When we moved to our house last Fall, I discovered some sort of contraption in the basement, hidden in a dark corner. It looked like some sort of generator or something. It evoked mental images of Thomas A. Edison. What was it? I found my flashlight and brushed a little dust off of the thing. The picture here is what I saw. "Arco Wand Vacuum Cleaner".
What the heck? A central vacuum system in a 1915 house? "No, surely it can't be original to the house," I thought.
I looked a little closer at the gizmo. On the motor, there was a data plate. What?!? The patent listed on the motor (made by the Wagner Electric Manufacturing Co., St. Louis, U.S.A.) had several dates, starting back as far as Sept. 11, '88. We're talking EIGHTEEN eighty-eight!
I looked around a little more and found a separate data plate for the vacuum itself. Check out that patent date: March 9, 1907. So this vacuum was as old as the house itself. I was amazed.
As I studied the system, it finally dawned on me what those odd disks were on the baseboard of the main and second story hallways. They were the connection points where a vacuum hose could be attached. The hose attachment was nowhere to be found (tossed into the garbage many years ago, I would imagine), although there is a tiny little "closet" in the dining room that must have been built especially to store the hose. An old wire rack was hanging in the closet, which is probably what the hose would have been coiled around when it was put away.
I got online to see what I could find out about the Arco Wand, plus I looked around the house and figured out a few things:
- The American Radiator Company (“ARCO”) manufactured the radiators and Arco Wand central vacuum system that were installed in this home when it was built in 1915. American Radiator also manufactured Ideal boilers, which likely was the brand of the boiler that was originally installed in the house. By the time we purchased the house in 2009, the original coal-fired boiler had long since been replace by a H.B. Smith natural gas boiler (probably some time in the early 1980’s). If boilers are "your thing", be sure to read the previous post entitled Bye-bye, Boiler.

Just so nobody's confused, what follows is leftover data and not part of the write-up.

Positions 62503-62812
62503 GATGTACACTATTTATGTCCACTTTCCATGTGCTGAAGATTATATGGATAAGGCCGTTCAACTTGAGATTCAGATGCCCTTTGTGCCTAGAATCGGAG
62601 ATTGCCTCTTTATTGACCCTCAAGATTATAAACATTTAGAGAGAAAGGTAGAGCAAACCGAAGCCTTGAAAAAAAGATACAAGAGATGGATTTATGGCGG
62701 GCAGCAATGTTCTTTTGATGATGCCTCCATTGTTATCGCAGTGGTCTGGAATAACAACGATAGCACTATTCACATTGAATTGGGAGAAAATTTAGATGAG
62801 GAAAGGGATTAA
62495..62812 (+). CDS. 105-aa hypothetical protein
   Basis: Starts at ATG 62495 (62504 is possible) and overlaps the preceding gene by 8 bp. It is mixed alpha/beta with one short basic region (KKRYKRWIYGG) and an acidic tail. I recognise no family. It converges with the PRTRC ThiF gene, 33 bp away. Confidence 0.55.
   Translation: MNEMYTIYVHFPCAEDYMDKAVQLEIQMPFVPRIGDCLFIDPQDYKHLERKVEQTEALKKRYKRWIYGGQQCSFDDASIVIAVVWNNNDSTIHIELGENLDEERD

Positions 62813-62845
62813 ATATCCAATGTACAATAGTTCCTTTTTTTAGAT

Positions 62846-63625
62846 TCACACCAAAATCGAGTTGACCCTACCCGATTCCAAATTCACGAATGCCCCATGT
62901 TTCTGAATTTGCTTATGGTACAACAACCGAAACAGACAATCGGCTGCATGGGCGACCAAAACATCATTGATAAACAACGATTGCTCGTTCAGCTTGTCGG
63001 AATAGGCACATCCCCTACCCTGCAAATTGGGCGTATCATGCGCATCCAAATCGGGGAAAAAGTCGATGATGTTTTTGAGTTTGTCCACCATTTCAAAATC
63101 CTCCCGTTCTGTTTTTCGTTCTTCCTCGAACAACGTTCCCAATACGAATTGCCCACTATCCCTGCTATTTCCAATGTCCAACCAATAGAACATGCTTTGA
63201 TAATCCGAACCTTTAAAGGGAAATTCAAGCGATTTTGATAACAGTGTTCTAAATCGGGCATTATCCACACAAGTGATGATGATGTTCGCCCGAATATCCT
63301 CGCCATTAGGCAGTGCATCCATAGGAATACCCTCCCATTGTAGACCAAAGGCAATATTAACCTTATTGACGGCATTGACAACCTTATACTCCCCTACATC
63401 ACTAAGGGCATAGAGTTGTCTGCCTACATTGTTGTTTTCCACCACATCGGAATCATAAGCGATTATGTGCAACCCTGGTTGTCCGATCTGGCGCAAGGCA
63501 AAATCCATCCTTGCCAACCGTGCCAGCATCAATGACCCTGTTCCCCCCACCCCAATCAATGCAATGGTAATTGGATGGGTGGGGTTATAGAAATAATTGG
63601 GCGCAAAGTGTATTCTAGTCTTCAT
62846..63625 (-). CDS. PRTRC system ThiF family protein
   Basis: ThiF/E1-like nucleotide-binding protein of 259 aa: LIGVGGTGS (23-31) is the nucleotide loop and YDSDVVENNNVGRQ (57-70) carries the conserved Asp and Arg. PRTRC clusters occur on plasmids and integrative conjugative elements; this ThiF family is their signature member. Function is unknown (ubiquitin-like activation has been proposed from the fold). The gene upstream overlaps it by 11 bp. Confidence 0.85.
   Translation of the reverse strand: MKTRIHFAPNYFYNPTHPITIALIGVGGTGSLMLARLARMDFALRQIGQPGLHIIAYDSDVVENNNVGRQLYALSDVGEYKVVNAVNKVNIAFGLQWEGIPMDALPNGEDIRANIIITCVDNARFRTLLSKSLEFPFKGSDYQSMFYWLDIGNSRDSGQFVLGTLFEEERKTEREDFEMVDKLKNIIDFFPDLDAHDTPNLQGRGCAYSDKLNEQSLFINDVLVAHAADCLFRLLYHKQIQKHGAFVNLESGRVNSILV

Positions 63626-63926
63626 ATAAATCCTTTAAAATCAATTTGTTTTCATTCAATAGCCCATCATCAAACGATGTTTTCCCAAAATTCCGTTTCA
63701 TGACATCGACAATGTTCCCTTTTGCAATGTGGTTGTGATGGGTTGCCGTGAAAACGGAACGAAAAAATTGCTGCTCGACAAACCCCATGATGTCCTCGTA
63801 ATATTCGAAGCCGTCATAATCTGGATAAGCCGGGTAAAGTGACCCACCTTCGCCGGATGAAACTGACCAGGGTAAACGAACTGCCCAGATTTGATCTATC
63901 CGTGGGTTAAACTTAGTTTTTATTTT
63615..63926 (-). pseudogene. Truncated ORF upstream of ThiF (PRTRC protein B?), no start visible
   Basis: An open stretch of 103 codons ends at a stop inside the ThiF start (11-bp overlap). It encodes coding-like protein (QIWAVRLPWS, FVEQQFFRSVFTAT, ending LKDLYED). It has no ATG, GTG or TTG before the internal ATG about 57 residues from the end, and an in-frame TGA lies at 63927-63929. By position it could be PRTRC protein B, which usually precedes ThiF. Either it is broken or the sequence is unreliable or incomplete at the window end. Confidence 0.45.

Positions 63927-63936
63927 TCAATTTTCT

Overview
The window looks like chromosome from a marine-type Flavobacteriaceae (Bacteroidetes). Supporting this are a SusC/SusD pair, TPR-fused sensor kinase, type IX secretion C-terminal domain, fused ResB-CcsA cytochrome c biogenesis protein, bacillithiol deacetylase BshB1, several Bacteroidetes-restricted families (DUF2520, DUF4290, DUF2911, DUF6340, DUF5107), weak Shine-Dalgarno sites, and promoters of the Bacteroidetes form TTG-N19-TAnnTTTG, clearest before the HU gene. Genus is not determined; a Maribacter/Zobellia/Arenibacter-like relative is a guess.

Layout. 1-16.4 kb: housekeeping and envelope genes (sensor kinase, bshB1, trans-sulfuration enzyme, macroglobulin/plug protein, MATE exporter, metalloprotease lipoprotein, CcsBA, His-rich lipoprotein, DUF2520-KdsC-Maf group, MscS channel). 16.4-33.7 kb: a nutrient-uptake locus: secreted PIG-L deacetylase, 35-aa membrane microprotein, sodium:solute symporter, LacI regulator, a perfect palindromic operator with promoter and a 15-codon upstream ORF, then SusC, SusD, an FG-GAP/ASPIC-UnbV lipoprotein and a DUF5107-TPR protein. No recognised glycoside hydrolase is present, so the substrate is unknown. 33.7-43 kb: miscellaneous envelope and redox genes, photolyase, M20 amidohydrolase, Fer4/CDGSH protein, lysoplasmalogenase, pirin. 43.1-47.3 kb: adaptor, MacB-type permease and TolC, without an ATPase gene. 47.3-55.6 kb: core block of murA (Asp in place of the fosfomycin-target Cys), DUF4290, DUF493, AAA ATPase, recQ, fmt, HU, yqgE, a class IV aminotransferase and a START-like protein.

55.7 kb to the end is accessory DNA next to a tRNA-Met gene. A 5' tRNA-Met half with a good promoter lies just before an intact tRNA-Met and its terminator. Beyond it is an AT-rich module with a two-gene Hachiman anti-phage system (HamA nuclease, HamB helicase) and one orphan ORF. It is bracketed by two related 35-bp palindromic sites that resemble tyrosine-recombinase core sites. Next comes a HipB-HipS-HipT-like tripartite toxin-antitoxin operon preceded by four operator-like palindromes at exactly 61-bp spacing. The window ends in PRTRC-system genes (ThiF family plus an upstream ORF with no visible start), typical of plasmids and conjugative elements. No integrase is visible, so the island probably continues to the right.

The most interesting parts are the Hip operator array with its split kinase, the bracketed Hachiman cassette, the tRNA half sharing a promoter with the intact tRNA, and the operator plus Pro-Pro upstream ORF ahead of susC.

- The American Radiator Company eventually merged with Standard Sanitary Manufacturing Company in 1929 to become what is now known as American Standard -- the company that makes sinks, toilets, bath tubs, and all sorts of plumbing fixtures.
- Although there is actually still an Arco Wand company in existence today, it is mainly a commercial high-capacity vacuum company. It was likely sold off sometime after the American Standard company was formed.
So what do you do with a 95 year old vacuum?
In order to get things out of the way in the basement so we could have the central HVAC installed, I disconnected the vacuum and moved it to the garage. Perhaps I should say I fought the thing all the way to the garage. I'm guessing it weighs about 300 lbs. With the help of my petite-but-mighty wife, we wriggled it up onto a four-wheel furniture dolly and rolled it out to the garage. There it sat for a number of weeks while we tried to figure out what to do with the thing. If we couldn't come up with another home for it, we knew we'd have to take it to the scrap yard. It was just too big to keep around as a conversation piece.
Knowing that I am a Lover Of All Things Old, my wife started doing some online searches and making some phone calls to see if we could find a museum that would take it. After all, we're talking about a piece of history here. There weren't that many houses in 1915 that had a central vacuum (or perhaps even indoor plumbing, for that matter), and even fewer that still have such a thing in original condition. After a few dead-end contacts, she finally got ahold of a guy at the Vacuum Cleaner Museum in St. James, Missouri, which is a little over two hours from where we live. The phone conversation went something like this:
She: I have a central vacuum machine that I'd like to donate to your museum.
He: What can you tell me about it?
She: Well I don't really know much about it, but my husband does.
He: Do you know what brand it is? Do you know if it is a such-and-such brand or maybe an Arco Wand?
She: Yes! That's it -- it is an Arco Wand.
He: (quite excited) You have an Arco Wand?!? Oh my goodness! I've been looking for one of those for fifteen years!
She: That's great. We'd like to donate it, but we would need you to send someone to pick it up. It's very heavy.
He: Hmm, we don't get up to that way very often.
She: Well, if you really want it, you need to come pick it up within the next three weeks. Otherwise, we're going to have to take it to the scrap yard. It is out in our garage, and we need to get it out of the way.
He: (a little panicked) Wait! No! Don't scrap it! We'll come get it! You can't take it to the scrap yard -- you've got the Mona Lisa! No, please don't scrap it! We'll figure out some way to get a truck over to pick it up!
So a couple of weeks ago, they sent a truck to pick up the vacuum. The driver even called once she made it back to the museum to let me know the vacuum had arrived safely, and to thank us again for donating it. They tell us that they will restore it back to "like new" condition, so once they are finished, my wife and I plan to make a trip to St. James to check it out. It will be fun to see the vacuum looking all new and shiny again.